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Types of Joint Movement & Tissue Structure and Function

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  • 0:05 Joint Categorization
  • 0:56 Synovial/Cartilaginous…
  • 2:23 Synarthrosis,…
  • 2:59 Recalling Mobility
  • 3:45 Lesson Summary
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Lesson Transcript
Instructor: Artem Cheprasov
Find out how your joints are categorized. You'll learn about the synovial, cartilaginous, and fibrous joints as well as diarthrosis, synarthrosis, and amphiarthrosis.

Joint Categorization

Just like every person is a bit different, so are the joints in your body. They may look similar superficially, but, oftentimes, they are made of different types of tissue and do not allow the same type of movement as other joints might.

Therefore, joints can be classified in one of two main ways. The first is by their structure or tissue type, and the second is by the amount of movement they allow.

The structural classification system groups joints into three types: synovial, cartilaginous, and fibrous joints, while the functional, or degree of movement, classification system groups joints into diarthrosis, synarthrosis, and amphiarthrosis type joints.

Synovial Joints

Synovial joints are the most common joint tissue type.
Synovial Joint

I like to think of joint tissue types similar to the stages of life in a human. When we're little, we can easily move about, but as we age, we are less able to do so.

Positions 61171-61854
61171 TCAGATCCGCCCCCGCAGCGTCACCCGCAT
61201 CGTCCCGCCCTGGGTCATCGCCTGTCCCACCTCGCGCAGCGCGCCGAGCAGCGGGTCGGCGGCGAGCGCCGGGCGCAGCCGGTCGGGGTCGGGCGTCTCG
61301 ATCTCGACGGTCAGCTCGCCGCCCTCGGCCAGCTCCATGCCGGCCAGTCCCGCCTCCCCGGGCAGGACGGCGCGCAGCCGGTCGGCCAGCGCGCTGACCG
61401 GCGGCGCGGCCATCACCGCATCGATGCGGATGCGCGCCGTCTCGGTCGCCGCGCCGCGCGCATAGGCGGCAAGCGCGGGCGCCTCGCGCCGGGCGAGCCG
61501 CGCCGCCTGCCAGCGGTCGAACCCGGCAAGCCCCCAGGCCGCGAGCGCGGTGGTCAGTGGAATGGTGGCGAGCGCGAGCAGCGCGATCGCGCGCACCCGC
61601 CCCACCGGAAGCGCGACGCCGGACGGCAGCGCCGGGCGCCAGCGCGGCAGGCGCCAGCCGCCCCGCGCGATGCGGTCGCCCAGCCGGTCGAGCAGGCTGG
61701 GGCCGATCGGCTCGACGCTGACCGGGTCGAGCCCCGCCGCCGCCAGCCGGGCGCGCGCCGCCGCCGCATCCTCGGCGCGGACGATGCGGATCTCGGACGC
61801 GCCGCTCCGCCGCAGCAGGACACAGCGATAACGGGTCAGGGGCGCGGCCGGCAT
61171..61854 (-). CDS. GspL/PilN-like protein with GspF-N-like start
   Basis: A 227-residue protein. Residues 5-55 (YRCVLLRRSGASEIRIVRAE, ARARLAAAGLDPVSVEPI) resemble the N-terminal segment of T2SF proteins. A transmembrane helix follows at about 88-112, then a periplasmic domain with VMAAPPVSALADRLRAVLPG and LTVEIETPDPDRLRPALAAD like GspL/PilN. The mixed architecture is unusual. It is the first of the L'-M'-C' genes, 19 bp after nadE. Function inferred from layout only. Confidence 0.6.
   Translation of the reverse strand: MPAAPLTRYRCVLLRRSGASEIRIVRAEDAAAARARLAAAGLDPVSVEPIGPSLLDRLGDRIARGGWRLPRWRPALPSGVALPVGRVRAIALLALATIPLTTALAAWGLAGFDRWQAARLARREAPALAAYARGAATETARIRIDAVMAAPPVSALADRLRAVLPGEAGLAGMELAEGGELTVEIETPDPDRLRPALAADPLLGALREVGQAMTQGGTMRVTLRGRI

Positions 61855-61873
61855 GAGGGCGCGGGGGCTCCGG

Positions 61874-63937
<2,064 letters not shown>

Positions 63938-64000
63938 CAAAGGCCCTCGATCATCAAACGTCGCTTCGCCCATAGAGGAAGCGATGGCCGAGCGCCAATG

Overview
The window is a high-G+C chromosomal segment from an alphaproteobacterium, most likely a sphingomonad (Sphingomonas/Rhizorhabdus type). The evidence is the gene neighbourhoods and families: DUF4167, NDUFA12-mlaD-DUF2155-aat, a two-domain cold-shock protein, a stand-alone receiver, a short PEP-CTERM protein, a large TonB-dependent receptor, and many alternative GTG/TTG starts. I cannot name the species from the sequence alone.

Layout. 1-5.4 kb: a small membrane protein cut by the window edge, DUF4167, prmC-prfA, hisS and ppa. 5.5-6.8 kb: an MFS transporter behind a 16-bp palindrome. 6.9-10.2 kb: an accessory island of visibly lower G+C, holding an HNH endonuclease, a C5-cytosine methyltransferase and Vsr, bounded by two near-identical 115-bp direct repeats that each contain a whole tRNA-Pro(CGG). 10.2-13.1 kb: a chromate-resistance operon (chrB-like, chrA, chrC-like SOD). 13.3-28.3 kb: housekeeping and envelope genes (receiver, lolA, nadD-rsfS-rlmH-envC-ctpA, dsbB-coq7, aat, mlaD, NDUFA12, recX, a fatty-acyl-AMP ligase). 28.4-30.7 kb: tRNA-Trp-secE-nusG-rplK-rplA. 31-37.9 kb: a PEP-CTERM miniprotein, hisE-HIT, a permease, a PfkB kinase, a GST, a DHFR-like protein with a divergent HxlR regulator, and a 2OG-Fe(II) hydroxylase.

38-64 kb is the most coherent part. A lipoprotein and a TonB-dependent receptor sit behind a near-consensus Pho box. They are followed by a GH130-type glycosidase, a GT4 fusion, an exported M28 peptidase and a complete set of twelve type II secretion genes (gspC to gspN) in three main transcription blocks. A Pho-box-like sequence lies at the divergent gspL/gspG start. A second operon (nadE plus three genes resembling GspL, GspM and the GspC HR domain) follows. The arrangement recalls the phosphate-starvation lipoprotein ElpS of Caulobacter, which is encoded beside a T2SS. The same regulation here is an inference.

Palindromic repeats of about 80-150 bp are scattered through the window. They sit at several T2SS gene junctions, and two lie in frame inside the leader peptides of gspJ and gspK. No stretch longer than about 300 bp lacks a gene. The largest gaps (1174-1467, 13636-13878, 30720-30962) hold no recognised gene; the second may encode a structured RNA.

Hence, I'll introduce the youngest - or the little kid, so to speak - of the joint family. The most common and movable joint tissue type in the body is known as the synovial joint. These types of joints have a joint capsule encasing the joint and synovial fluid within the joint, which helps to cushion and protect the joint itself. Most of the joints you can think of, like the shoulder, hip, wrist, elbow, and knee, are synovial joints.

Cartilaginous Joints

A slightly older, less mobile joint version - like the parents of the family - are called the cartilaginous joints. This is a type of joint connected by hyaline or fibrocartilage and allows less mobility than synovial joints. A famous joint of this type forms the intervertebral discs of the spinal column.

Fibrous Joints

The least movable - the old man, so to speak - of the joint tissue types is the fibrous joint, which is a joint made up of dense connective tissue that doesn't allow for movement between the bones that form the joint. This type of joint is present between the bones of the skull, commonly referred to as the sutures of the skull.

Fibrous joints are made up of dense connective tissue and do not move.
Fibrous Joints

Synarthrosis

Our grandma of the family, due to her age, is also highly immobile. Hence, she is a type of synarthrosis joint, which, like the fibrous joint I just mentioned, is a type of joint that allows for little to no mobility.

Amphiarthrosis

The parents - or slightly more mobile cartilaginous joints - are a type of amphiarthrosis joint, which is a joint that allows for slight mobility.

Diarthrosis

The most freely movable joints, however, are called diarthrosis joints. Like the kids of the family, they are the synovial joints we talked about before.

Recalling Mobility

It's easy to remember which of these joints does what! The prefix 'syn' in 'synarthrosis' means united, 'amphi' in 'amphiarthrosis' means both, and 'di' in 'diarthrosis' means double, while the term 'arthrosis' refers to an articulation of a joint.

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